In a written statement late Tuesday, Tester said that he’s heard from concerned constituents in his state about that pending requirement — which would direct employers with at least 100 employees to either ensure their workers are vaccinated against COVID-19 or that they undergo weekly testing.
“Over the past few months, I’ve repeatedly heard concerns from Montana’s small business and community leaders about the negative effect the private business vaccine mandate will have on their bottom lines and our state’s economy,” Tester said. “That’s why I intend to join a bipartisan majority of my colleagues in defending Montana jobs and small businesses against these burdensome regulations.”
Tester added that he “strongly” urges all eligible Montanans to get vaccinated as soon as possible.
The support from Tester and Sen. Joe Manchin III, D-W.Virginia, is expected to give Senate Republicans enough votes to pass the resolution seeking to undo Biden’s vaccine mandate, which is set to kick in Jan. 4.
The proposal would then go to the Democratic-controlled U.S. House, where all 212 Republican legislators have cosponsored a related resolution from Pennsylvania Rep. Fred Keller to nullify the vaccine mandate.
White House Press Secretary Jen Psaki said Tuesday that Biden will veto the resolution if it reaches his desk.
Senate Republicans are challenging the vaccine requirement under the Congressional Review Act, which can be used by Congress to overturn certain federal agency regulations. The vote under that act cannot be filibustered, so only a simple majority is needed.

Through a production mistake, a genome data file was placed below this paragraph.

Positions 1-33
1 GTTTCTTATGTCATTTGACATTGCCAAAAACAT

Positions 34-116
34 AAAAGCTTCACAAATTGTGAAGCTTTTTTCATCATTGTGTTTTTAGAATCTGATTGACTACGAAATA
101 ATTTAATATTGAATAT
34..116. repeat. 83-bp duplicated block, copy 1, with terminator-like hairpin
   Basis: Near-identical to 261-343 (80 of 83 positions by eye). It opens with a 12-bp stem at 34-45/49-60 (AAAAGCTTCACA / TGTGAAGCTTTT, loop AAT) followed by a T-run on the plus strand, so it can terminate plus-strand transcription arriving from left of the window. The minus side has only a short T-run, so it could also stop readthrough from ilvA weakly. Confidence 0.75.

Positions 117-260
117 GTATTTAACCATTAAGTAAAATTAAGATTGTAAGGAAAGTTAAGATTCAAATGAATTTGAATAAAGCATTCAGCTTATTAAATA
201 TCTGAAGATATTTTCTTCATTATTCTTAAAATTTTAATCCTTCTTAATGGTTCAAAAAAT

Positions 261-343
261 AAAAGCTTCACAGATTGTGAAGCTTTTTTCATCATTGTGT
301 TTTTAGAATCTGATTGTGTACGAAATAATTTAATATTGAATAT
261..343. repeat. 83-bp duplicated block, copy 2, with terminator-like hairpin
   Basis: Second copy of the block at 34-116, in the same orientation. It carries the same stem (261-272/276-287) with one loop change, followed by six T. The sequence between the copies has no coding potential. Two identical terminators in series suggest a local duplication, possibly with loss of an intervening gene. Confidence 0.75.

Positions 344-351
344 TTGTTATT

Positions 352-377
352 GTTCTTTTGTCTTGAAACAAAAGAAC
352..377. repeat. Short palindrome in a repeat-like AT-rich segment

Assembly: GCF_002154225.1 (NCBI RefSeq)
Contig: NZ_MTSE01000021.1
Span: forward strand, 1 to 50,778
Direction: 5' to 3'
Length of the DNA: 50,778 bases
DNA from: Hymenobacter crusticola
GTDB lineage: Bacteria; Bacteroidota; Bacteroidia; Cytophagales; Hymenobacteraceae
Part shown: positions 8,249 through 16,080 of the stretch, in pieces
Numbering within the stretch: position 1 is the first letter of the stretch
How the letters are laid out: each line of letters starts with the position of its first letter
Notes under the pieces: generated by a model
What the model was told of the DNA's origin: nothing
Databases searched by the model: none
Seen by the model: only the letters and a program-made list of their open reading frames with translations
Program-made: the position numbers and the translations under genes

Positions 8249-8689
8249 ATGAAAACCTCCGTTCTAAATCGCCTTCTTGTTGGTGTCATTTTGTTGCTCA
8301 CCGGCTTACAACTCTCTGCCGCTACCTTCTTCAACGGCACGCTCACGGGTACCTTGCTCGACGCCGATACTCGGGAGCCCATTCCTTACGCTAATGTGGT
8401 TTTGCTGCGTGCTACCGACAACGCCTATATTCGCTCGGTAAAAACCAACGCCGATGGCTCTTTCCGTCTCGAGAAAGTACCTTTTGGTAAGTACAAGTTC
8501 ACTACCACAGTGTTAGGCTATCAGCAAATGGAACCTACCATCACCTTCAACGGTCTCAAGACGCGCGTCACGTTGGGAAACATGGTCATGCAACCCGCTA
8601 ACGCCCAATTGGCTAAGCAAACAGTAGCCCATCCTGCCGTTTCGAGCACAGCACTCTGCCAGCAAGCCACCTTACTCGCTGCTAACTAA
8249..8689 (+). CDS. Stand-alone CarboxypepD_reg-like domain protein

The president’s proposed vaccine requirements also have faced a slew of challenges in the courts.
A related mandate requiring millions of health care workers to be vaccinated against COVID-19 was blocked by a federal judge in Louisiana as a lawsuit moves forward. A federal judge in Georgia also temporarily blocked across the nation a mandate set to go into effect for federal contractors next month.
The Biden administration released a statement Tuesday evening saying the president “strongly opposes” the Senate resolution to undo his vaccine requirement.
“At a time when COVID is on the rise, a new variant is on the loose, and more Americans are choosing to be vaccinated, it makes no sense for Congress to reverse this much-needed protection of our workforce,” according to the administration policy statement. “It puts our recovery in danger, and a vote for this resolution risks a return to shutdowns, layoffs, and closures that result from allowing COVID to spread more easily in the workplace.”